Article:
Find out what you can do to make the positive things in your life count more, and why negative thoughts and experiences tend to get stuck in your head more than the positive ones. You'll also get two exercises to help you shift your brain's focus from the negative to the positive things in your life.
Did you know that your brain is naturally built to look for negative information and hold on to it? Let's look at an example that you probably know yourself:
You've invited friends and family over for dinner. You get lots of praise for the event. The guests praise your food, and they love the entertainment. Most of them, anyway. Amid all the praise, one guest gets to mention that the potato salad was a tad bland.
Even though all but one person praised the party, that one negative comment is stuck in your head.
The reason it's the one negative comment you remember - and not all the compliments - is that <hl>your brain is built to look for negative information<hl>.
Your brain is built to look for negative things because it was necessary for our survival back when we lived on the EastAfrican savannah, says professor of positive psychology Hans-Henrik Knoop:
"The reason we're wired with this pervasive negativity tendency is that we evolved through 200,000 generations of Stone Age history. There have been humans on earth for 2-3 million years. And there we lived 99% of the time in the Stone Age, in a hunter-gatherer way of life, where you were on guard all the time, and there were threatening circumstances all the time. That has given us a focus on negativity in the sense that we have tended to be on a lighter alert all the time."
Hans-Henrik Knoop explains that <hl>today we often find it difficult to take advantage of the fact that our lives are no longer in danger<hl>. We live in a welfare society where we have an incredible number of opportunities. We are very privileged compared to our ancestors in the Stone Age and compared to our grandparents.
"It's insanely privileged, but we don't notice it because all these positive circumstances, all the good things in life are something we turn to, while what hurts keeps intruding," says Hans-Henrik Knoop.
Your brain is naturally built to remember the bad or unpleasant because it helped your ancestors survive.
When we humans lived in the East African savannah and ate a poisonous berry, for example, we needed to remember what the berry looked like, so we didn't eat it again. By making us focus on what feels unpleasant, this mechanism in our brains has ensured our survival.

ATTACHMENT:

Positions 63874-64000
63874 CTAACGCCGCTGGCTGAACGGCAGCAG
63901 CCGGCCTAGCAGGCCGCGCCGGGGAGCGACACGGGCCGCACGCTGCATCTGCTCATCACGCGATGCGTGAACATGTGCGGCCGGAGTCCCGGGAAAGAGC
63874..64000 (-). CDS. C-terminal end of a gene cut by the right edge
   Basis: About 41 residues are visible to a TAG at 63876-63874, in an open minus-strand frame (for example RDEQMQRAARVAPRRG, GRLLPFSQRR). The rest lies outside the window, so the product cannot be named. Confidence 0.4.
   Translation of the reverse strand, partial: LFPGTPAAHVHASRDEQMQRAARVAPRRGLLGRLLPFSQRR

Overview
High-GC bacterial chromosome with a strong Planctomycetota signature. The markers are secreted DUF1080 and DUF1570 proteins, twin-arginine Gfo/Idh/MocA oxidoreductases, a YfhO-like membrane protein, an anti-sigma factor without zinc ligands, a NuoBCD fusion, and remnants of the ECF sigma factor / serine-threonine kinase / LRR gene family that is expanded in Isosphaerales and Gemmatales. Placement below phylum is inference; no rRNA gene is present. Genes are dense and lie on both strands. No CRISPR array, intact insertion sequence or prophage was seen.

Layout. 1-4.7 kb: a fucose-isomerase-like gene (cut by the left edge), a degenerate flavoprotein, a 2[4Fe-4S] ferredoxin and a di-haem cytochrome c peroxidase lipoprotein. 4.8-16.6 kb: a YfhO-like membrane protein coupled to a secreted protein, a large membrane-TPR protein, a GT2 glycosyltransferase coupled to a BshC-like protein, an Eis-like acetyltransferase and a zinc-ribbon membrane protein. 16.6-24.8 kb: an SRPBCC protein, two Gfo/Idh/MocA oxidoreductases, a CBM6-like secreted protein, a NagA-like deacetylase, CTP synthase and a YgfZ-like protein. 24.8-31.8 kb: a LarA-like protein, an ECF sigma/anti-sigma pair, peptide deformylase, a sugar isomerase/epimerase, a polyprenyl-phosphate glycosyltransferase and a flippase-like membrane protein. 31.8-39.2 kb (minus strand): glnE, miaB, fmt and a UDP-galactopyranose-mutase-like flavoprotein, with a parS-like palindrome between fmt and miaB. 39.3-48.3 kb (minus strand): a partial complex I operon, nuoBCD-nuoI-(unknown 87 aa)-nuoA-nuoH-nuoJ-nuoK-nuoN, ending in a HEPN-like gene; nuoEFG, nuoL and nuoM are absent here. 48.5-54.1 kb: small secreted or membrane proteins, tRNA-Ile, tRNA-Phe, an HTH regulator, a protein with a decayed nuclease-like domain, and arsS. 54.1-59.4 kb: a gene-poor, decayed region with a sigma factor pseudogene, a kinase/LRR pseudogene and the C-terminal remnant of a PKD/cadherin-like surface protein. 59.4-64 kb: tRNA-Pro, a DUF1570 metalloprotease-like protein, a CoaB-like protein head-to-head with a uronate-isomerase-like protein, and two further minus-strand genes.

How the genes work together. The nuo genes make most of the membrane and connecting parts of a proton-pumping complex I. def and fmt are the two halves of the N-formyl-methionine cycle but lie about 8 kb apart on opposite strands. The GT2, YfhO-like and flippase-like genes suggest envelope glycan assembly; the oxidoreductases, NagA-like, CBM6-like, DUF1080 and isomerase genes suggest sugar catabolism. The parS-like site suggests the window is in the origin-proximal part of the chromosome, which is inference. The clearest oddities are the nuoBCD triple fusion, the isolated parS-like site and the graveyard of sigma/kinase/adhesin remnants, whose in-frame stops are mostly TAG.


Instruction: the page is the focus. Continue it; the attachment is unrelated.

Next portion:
And <hl>although our environment looks very different today, our brains are still similar to those of our ancestors<hl>, which is why we often automatically focus on the negative and the unpleasant.
"If someone says you're a great colleague, two minutes later you've forgotten it. If someone says you're a terrible colleague and you should be fired, you'll never forget it. Even if you pass 27 exams and you fail just one, that will be the one that gets the most attention for the rest of your life, presumably," says Hans-Henrik Knoop.
Although your brain is built to remember the negative, you can train it to focus on what makes you happy - what triggers the feel-good hormone oxytocin in your body.
Just as you can train your muscles by lifting weights, you can also train your brain to remember the good things in your life.
But it's NOT enough to just sit back and wait.
Just as you need to train your muscles to get stronger, it also takes training to get a bigger joy muscle.
In other words, <hl>you need to actively do something to remind yourself of the positive things in your life<hl>. Otherwise, your brain will just revert to what it's designed to do: protect you by focusing on the negative and unpleasant.
Then what do you need to do to experience more happiness? Find out by trying the exercises below. I've selected two of the best exercises from positive psychology, about what makes us happy.
When you remember the things, you're grateful for, your brain releases pleasure hormones.